While my companion was finishing the final part of the discussion, I began to feel an extraordinarily sweet spirit fill the room. It was a feeling I had experienced briefly before but never with the fulness that was then coming over me. I looked at the man sitting across from us, then back at my companion, wondering if they were enjoying the same sensations. My companion was nearing the part in the discussion where I was to bear witness to the truthfulness of the Book of Mormon. Soon he stopped and indicated to me with his eyes that it was my turn to testify.
I don’t remember my exact words, nor do I recall how the man or my companion reacted. I do remember the delightful warmth of the Holy Ghost bearing witness to me, as I bore witness to our friend, that the Book of Mormon is the most correct book on the face of the earth. I also remember the tears sliding down my cheeks. At last I knew I had a sure, unwavering testimony of the Book of Mormon—a testimony that would help me greatly during my remaining two years in Argentina.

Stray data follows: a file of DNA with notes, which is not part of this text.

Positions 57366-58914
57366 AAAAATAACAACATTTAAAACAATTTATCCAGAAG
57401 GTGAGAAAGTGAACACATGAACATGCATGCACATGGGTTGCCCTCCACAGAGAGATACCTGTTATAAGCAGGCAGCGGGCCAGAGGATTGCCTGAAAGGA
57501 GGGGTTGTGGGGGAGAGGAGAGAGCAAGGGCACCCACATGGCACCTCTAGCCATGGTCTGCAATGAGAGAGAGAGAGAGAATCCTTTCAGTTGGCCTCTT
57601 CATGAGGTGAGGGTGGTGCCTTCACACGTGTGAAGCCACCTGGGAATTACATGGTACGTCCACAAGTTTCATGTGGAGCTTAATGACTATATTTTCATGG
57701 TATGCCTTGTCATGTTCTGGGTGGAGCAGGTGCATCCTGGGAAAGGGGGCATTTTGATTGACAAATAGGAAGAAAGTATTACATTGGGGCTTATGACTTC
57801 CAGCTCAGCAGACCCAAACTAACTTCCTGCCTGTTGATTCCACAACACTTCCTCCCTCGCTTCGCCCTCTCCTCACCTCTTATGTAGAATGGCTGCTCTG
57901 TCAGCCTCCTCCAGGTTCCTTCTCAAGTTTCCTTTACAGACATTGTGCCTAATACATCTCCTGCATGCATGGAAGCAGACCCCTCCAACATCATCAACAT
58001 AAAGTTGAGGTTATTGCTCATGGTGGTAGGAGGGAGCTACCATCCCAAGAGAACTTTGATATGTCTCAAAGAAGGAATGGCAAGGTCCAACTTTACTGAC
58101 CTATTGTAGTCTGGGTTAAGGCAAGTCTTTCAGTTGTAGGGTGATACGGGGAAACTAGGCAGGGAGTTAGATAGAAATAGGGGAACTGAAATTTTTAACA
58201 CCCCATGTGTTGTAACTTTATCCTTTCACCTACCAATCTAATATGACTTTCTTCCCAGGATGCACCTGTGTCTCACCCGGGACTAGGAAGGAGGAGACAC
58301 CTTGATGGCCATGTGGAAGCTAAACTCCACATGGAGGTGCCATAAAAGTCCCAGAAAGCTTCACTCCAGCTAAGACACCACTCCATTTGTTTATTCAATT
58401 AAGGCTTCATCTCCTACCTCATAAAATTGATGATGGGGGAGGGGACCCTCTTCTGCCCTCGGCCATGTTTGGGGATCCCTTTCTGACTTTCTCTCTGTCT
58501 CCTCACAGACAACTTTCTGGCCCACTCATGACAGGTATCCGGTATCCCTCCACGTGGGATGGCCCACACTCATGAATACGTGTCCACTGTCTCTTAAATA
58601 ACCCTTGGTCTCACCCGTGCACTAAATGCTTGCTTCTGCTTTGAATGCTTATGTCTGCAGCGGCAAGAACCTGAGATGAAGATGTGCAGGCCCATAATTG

I don’t know if the man we taught ever joined the Church; I hope he did. But I do know, without hesitation, that one of our Heavenly Father’s children had his prayers answered that day in Argentina.
“Mother’s Evening Song”
One day while searching for a pattern I needed, I came across an old box with my mother’s name on it. Inside, I found the pattern, as well as a page of fine linen stationery.
At the top of the paper were the words: “Submitted to the Eliza R. Snow Poetry Contest in The Relief Society Magazine, 192– [the date was blurred] by Ella S. Brewer.”
In the margins, in unfamiliar handwriting, were the words, “Too long for the contest,” “Very special,” and “Recommended for honorable mention.” Through my tears, I read and reread the poem my mother had written:
Mother’s Evening Song
Mother had passed away 15 years before. Because her poem had not won an award, she had never told anyone about it. I had never known that my mother wrote poetry, although her reports for Relief Society conferences had always been interesting to hear and her letters were delightful to read. I also recall her composing parodies for my father to sing at parties—parodies that brought him much acclaim. But now, here in my hands was the proof of her ability, in words that brought back to me her personality, her faith, and her love.